The Insurance Council of Australia has urged building owners and managers to continue fire protection safety checks and maintenance for commercial, industrial and residential buildings during COVID-19.
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The Insurance Council of Australia (ICA) has urged building owners and managers to continue fire protection safety checks and maintenance for commercial, industrial and residential buildings during COVID-19.
ICA Head of Risk Karl Sullivan said the COVID-19 shutdowns did not remove the regulatory and insurance requirements for buildings to undergo fire protection inspections.
Fire protection professionals are reporting they are frequently being denied access to buildings due to concerns about social distancing.
“Inspections and testing are important components of a building’s risk assessment and help ensure that building occupants are protected from the risk of fires,” Sullivan said.
“They are also a requirement of many commercial and strata-title insurance policies, and failure to conduct routine fire protection service and maintenance could affect a building’s insurance coverage.”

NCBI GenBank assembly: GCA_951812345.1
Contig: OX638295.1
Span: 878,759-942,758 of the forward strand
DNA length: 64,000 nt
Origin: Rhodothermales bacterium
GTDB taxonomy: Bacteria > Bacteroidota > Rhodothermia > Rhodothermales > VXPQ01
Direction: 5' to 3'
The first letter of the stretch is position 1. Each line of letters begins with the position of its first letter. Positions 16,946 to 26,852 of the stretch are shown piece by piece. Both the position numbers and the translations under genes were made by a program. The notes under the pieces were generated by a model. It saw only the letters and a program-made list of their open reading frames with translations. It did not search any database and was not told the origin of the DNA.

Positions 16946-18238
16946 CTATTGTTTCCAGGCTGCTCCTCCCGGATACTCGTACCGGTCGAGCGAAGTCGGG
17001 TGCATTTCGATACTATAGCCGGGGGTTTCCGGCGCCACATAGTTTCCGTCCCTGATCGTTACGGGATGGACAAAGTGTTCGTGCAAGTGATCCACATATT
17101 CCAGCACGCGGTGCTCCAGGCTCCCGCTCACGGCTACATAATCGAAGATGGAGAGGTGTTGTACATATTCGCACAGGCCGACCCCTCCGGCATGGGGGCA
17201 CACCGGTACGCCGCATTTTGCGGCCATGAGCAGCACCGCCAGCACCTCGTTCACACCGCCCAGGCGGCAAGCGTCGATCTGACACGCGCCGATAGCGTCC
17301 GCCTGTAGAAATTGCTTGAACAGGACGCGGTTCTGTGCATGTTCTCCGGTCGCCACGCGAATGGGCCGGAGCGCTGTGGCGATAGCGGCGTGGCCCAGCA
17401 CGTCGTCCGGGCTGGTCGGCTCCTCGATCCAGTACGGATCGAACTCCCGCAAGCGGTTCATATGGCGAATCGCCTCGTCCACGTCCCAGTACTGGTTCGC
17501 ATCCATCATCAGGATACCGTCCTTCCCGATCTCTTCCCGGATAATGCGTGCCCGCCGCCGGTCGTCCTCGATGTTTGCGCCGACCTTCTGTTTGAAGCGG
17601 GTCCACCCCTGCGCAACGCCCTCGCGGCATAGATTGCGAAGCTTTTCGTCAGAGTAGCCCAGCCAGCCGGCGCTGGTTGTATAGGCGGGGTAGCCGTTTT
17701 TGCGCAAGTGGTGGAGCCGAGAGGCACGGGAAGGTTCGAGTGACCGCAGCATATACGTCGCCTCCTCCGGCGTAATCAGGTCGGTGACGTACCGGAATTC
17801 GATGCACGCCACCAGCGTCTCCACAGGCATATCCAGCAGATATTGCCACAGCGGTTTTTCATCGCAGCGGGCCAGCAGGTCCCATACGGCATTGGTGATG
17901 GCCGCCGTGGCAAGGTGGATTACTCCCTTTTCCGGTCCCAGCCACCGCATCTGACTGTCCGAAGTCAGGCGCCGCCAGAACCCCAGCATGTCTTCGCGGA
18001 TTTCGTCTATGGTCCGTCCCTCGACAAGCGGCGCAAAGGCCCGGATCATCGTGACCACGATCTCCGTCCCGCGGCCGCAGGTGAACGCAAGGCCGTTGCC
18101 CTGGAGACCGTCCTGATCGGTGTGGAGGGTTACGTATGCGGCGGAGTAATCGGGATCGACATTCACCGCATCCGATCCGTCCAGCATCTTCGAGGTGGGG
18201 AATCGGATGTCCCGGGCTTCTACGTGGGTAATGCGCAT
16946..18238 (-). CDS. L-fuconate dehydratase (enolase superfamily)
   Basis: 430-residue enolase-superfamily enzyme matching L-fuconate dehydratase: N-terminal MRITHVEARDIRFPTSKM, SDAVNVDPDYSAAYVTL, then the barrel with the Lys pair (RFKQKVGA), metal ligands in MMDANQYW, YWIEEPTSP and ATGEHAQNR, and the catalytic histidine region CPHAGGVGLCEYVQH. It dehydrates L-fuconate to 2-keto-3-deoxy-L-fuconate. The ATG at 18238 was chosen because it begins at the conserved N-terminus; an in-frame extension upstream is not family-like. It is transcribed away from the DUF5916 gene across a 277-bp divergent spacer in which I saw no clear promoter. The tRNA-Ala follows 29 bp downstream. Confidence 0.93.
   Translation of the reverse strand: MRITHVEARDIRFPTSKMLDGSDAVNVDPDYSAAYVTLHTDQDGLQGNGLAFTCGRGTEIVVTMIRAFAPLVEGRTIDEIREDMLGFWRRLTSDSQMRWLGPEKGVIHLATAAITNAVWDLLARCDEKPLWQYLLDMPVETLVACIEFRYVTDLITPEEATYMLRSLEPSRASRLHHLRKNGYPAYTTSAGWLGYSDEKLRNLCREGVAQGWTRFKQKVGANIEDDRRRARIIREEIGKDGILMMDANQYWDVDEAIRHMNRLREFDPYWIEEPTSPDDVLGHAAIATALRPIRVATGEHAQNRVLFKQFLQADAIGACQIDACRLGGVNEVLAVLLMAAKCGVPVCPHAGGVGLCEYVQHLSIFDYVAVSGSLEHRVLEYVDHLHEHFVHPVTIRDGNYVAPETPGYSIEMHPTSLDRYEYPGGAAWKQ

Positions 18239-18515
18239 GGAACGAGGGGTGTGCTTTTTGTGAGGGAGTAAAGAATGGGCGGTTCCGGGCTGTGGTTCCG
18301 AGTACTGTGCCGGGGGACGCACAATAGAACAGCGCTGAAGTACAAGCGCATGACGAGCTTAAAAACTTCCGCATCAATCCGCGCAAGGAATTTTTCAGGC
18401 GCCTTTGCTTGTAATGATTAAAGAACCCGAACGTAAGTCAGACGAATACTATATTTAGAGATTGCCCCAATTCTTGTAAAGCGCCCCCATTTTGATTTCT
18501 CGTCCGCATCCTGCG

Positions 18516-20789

“This is especially important at the moment, with risk profiles changing due to social distancing, business shutdowns and work-from-home arrangements.”
National Fire Industry Association CEO Wayne Smith said by failing to undertake inspections, testing and maintenance in accordance with legal requirements, businesses or property owners could leave themselves open to fines and litigation.
“We want to work with the property owners to ensure fire safety standards are met while helping to reduce risk and limit demand on emergency services at this crucial time,” Smith said.
“We understand that social distancing requirements may hamper easy access to sites but we ask building owners and managers to accommodate NFIA professionals where possible, to do the job they need to do to help protect you.”
The Queensland Chief Health Officer has confirmed that insurance assessors and builders are considered ‘essential workers’ during the Greater Brisbane snap lockdown.
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A test case launched by the Insurance Council of Australia to examine the application of certain infectious diseases exclusions in business interruption policies will be heard by the NSW Court of Appeal.
The federal government has announced that it will continue to provide regulatory relief for businesses that have been impacted by the COVID-19 crisis